Sky Mountain Wild Horse Sanctuary

Why wild horses, and why now?

"The greatness of a nation and its moral progress can be judged by the way 
its animals are treated." -Mahatma Gandhi

                  In 1972, shortly after passage of the Wild Free-Roaming Horses and Burros Act, over 6,000 wild horses lived in New Mexico. Today, estimates are that fewer than 600 live in protected Wild Horse Territories. We once had eight designated territories for wild horses and burros in New Mexico—the populations of five of these territories have been eliminated through round-up and removal. There are now more wild horses in holding facilities with the U.S. Bureau of Land Management than there are running free - approximately 50,000 mustangs rounded up and removed from the wild throughout the west live in these facilities. Drought, starvation, and human impact on public lands make managing wild horse numbers critical to keep mustangs free in numbers that are healthy for them and for the range on which they roam. Here at Sky Mountain Wild Horse Sanctuary, providing a haven for the Sky Mountain band of mustangs continuously informs our work for wild places where mustangs live free and thrive. The Sky Mountain mustangs faced a slow, cruel death from starvation during a fierce winter in their territory before they were gathered, adopted and came to live free and roam at the sanctuary.

"We can judge the heart of a man by his treatment of animals." -Immanuel Kant

                  The perception exists that there is a wild horse "overpopulation" problem. Today, many factors affect the range on which mustangs roam in numbers estimated to be 35,000 left in the wild. Human impact from mining, oil and gas production, and recreation, the grazing of millions of head of privately-owned livestock, and competition between diverse species of wildlife all affect range health. One long-standing argument against having wild horses on public lands is that they are a non-native species that competes for forage with other wildlife and livestock. Science now tells us that the mustangs of today are native to America (Kirkpatrick & Fazio, 2009). The passage of the Free-Roaming Wild Horse & Burro Act of 1971 made illegal many former “management practices” and was intended to remedy the practice of killing wild horses on public land while designating wild horse territories where mustangs are protected.  The primary method for managing wild horses on public lands since the legislation passed has been continued round-up and removal of mustangs from their home range. These wild horses are offered for adoption and most are then sent to long-term holding, with some going to slaughter. The round-ups themselves are most often conducted by chasing horses with helicopters. This is very stressful on the horses, with injury and even death occurring regularly.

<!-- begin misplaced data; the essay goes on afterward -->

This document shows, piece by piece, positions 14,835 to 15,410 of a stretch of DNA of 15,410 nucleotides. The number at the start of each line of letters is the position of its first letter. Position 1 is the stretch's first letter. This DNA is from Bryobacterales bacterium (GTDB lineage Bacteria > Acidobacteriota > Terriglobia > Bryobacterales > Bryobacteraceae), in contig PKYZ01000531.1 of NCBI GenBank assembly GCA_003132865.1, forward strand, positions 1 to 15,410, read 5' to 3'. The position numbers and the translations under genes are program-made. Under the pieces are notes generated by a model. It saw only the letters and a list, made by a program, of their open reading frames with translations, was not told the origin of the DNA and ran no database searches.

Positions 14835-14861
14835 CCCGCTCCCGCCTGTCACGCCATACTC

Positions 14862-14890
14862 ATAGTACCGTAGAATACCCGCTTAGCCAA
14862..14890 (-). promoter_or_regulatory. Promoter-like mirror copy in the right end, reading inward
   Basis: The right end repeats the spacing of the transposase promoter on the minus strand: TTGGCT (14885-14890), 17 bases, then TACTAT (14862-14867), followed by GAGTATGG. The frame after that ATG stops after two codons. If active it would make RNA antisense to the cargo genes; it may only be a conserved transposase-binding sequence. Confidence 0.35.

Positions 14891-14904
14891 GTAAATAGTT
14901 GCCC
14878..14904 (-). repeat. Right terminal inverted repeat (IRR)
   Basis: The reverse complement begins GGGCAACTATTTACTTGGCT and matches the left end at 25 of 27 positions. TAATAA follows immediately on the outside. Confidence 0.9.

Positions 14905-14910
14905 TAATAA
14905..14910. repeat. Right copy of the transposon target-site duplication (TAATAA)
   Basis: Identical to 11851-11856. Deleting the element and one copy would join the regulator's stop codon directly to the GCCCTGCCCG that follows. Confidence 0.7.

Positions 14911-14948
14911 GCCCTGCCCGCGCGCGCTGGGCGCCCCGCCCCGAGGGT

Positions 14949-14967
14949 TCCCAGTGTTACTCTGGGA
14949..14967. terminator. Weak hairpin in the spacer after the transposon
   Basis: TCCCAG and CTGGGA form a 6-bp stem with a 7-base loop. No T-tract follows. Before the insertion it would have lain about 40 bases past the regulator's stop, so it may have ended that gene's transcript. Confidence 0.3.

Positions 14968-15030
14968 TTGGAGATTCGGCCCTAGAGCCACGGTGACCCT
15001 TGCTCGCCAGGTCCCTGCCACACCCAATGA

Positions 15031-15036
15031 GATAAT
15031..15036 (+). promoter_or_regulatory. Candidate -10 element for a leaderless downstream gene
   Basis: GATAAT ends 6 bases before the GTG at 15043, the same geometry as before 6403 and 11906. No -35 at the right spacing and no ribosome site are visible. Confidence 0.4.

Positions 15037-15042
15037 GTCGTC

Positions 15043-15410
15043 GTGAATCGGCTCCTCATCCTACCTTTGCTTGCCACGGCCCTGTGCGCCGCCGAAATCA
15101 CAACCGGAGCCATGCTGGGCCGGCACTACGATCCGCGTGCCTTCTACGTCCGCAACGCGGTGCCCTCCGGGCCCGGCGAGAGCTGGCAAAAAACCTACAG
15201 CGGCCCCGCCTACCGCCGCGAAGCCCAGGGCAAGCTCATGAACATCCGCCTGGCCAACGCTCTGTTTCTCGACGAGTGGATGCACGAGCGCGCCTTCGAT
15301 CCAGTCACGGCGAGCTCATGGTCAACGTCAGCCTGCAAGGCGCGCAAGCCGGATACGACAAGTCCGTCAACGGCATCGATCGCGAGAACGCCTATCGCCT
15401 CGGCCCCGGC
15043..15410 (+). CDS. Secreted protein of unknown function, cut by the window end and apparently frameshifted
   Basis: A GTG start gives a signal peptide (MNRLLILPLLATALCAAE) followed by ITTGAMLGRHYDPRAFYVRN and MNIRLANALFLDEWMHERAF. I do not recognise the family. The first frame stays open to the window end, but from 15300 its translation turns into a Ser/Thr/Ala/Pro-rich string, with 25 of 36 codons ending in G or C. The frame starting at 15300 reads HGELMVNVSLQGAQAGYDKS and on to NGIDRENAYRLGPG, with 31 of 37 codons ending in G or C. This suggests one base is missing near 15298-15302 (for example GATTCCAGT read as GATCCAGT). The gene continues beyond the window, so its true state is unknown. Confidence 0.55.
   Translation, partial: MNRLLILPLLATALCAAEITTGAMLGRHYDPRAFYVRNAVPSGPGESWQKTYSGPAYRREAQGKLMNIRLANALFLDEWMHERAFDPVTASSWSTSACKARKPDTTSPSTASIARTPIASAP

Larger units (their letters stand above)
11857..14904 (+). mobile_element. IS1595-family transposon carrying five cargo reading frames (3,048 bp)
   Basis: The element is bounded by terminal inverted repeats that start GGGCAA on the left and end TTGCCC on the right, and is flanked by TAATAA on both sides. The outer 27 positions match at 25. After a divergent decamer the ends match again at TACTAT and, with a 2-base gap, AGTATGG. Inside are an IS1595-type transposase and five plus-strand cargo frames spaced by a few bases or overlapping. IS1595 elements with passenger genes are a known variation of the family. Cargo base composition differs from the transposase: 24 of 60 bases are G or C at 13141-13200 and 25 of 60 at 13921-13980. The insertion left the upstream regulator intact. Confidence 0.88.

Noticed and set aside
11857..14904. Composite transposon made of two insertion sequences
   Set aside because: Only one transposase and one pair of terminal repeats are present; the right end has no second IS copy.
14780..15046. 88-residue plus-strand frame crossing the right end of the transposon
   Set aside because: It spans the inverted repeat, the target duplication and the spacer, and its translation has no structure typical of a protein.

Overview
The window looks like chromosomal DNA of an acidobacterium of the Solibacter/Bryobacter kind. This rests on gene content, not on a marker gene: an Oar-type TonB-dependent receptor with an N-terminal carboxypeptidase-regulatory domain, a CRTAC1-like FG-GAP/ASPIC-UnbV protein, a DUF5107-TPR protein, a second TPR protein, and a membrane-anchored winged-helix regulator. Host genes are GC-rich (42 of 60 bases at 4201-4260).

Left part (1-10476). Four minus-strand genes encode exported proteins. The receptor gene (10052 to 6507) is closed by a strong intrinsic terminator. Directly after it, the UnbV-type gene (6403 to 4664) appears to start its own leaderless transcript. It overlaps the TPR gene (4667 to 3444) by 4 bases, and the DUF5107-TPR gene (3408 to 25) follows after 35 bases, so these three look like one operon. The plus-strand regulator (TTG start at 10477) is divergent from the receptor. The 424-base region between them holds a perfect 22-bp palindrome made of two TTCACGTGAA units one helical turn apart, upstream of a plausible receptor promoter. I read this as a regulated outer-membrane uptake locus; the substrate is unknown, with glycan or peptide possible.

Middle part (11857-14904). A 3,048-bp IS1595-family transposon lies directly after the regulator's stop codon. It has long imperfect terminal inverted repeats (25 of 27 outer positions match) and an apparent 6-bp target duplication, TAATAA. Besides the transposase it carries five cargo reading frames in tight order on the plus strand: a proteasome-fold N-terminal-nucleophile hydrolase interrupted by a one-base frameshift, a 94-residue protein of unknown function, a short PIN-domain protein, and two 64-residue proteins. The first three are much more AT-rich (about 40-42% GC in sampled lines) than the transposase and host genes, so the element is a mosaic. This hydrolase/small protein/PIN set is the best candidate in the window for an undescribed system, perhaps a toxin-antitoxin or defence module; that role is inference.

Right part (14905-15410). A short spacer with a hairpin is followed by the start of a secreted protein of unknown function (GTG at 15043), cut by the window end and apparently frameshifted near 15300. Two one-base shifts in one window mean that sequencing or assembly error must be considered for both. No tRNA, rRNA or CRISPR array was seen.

"The world is a dangerous place to live; not because of the people who are evil, but because of the people who don't do anything about it." -Albert Einstein

                  We at Sky Mountain Wild Horse Sanctuary believe that this moment holds true opportunity to revolutionize the treatment of wild horses in the West. We view the current challenges in wild horse management as an opportunity for learning, strategizing, and change. The sanctuary employs a multifaceted approach to protecting mustangs by providing no-kill, non-breeding life-long sanctuary for threatened mustangs where they roam free while working with our partners to keep mustangs free in the wild through using
PZP (wildlife immunocontraceptive).  We continue to explore innovative partnerships and opportunities to keep wild horses free and healthy in numbers that are sustainable on the range they share with other species and look forward to sharing more about our growth in 2014 and beyond.

                Please join us in our mission by Joining Sky Mountain Wild today as we provide sanctuary for threatened wild horses and engage in humane, science-based action to keep mustangs free in the wild.







copyright 2019 Sky Mountain Wild Horse Sanctuary